Challenging and unsettling their predecessors, modern choreographers such as Matthew Bourne, Mark Morris and Masaki Iwana have courted controversy and notoriety by reimagining the most canonical of Classical and Romantic ballets.
In this book, Vida L. Midgelow illustrates the ways in which these contemporary reworkings destroy and recreate their source material, turning ballet from a classical performance to a vital exploration of gender, sexuality and cultural difference.
Reworking the Ballet: Counter Narratives and Alternative Bodies articulates the ways that audiences and critics can experience these new versions, viewing them from both practical and theoretical perspectives, including:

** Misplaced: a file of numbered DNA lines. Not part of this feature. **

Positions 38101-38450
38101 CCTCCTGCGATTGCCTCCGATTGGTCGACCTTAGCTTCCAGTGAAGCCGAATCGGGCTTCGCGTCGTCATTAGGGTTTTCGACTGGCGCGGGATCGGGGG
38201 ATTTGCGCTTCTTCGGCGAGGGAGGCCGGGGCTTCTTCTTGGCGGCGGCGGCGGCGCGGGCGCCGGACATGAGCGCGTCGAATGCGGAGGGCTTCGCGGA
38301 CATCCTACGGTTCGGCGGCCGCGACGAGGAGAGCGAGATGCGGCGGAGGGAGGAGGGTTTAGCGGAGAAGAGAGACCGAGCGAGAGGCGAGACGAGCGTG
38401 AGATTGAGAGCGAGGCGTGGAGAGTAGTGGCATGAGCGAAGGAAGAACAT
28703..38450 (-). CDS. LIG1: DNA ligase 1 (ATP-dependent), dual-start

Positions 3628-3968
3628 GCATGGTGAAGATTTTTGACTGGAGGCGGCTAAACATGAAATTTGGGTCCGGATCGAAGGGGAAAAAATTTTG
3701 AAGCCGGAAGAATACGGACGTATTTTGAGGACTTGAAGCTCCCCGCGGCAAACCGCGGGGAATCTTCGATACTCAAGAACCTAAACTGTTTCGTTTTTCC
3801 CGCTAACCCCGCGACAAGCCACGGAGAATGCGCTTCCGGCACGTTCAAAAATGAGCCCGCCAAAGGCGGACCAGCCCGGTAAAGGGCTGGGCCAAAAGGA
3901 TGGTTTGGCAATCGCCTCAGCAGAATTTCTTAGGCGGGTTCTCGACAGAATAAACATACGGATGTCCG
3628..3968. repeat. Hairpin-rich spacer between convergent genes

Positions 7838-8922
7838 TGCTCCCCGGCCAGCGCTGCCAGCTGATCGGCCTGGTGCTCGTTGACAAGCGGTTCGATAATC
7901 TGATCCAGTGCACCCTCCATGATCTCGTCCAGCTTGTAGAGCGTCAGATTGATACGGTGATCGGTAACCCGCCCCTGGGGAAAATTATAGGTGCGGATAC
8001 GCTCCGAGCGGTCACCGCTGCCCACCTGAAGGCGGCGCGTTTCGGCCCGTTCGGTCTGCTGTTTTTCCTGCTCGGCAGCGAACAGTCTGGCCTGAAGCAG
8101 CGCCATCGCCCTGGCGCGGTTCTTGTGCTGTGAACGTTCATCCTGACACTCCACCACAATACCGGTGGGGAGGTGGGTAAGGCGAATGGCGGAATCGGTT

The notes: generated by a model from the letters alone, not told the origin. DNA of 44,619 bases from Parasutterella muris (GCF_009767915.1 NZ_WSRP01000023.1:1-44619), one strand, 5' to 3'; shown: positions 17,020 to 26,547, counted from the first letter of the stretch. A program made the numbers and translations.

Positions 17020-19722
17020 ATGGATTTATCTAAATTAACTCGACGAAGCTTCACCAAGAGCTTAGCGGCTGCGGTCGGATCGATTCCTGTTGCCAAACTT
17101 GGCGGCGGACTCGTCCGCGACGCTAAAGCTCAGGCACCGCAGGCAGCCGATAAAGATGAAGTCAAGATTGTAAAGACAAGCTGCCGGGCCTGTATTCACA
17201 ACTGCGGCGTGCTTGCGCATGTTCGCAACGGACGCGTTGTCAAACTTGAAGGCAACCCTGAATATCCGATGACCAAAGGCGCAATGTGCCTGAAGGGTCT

Introduction Part 1: Approaching Reworkings of the Ballet in Theory and Practice 1. Reworking the Ballet: (En)countering the Canon 1.1 Reworking the Ballet 1.2 Defining the Terms of the Discourse 1.3 Reviewing Five Giselles 1.4 Counter Discourses and the Canon 1.5 Reconsidering the Past: Reworkings as Postmodern Historiography 1.6 Reworkings as Intertextual Practices 1.7 Towards a Definition of Reworkings 2. Canonical Crossings: Narratives and Forms Revisioned 2.1 Strategies of Dissonance: Moments of Sameness 2.2 Inverting Bodies: Reformulating the Dance Vocabulary 2.3 Re-Telling Tales: New Contexts, New Narratives 2.4 Gender Bending: Cross-Casting and Cross-Dressing 2.5 Feathered Pantaloons and Homoeroticism 2.6 Hyperbole and Eccentricity 2.7 The Heterosexual Matrix and Beyond 2.8 Strategies of Dispersal: Intertextuality and the Carnivalesque Part 2: Re-Figuring the Body and the Politics of Identity 3. Female Bodies and the Erotic: Performativity, Becoming and the Phallus3.1Encounters Between Reworkings and Feminism 3.2 Lac de Signes (1983) and The Ballerina’s Phallic Pointe (1994) by Susan Leigh Foster 3.3 Looking-at-to-be-Looked-at-Ness: Performance and Spectacle 3.4 Trans-Contextualizing Bodies: Postmodern Parody and Hybridity 3.5 Parodic Comedy and the Performativity of Gender 3.6 The Phallus, the Penis, the Dildo and the Ballerina 3.7 O (a Set of Footnotes to Swan Lake) (2002) by Vida L Midgelow 3.8 Open Texts – Enacting Becomings 3.9 Hybrid Body – Plural Bodies – My Body 3.10 Breaking the Gaze – Inscribing a Haptic Presence 3.11 Eroticism and the Politics of Touch 4. Princely Revisions: Stillness, Excess and Queerness4.1Masculinities, the Male Dancer and Reworkings 4.2 The Hypochondriac Bird (1998) by Javier de Frutos 4.3 Swan Lake, 4 Acts (2005) by Raimund Hoghe 4.4 In the Gaps and Absences 4.5 Excess: De Frutos and Homoeroticism 4.6 Stillness and (Dis)ability: Hoghe and the Ontology of Dance 4.7 (Auto)corpography and (Beyond) Queer Theory 5. Intercultural Encounters: Flesh, Hybridity and the Exotic5.1 Reworkings as Intercultural Discourse 5.2 Shakti and Swan Lake (1998) 5.3 Masaki Iwana and The Legend of Giselle (Jizeru-den) (1994) 5.4 Cultural (Ex)change and Hybridity 5.5 Orientalism and the Exotic 5.6 Enter the Silver Swan: Excess and the Erotic 5.7 Fleshly Metamorphosis and Becomings in Butoh 5.8 Commodification, Appropriation and the Global Market 6. Conclusion: Transgressive Desires 6.1 Reworkings as Canonical Counter-Discourse 6.2 The Double Gesture: Beyond the Binary of Otherness 6.3 Diversity and Difference: (Re)inscribing the Body 6.4 Pleasure and Power: The (Re)eroticised Body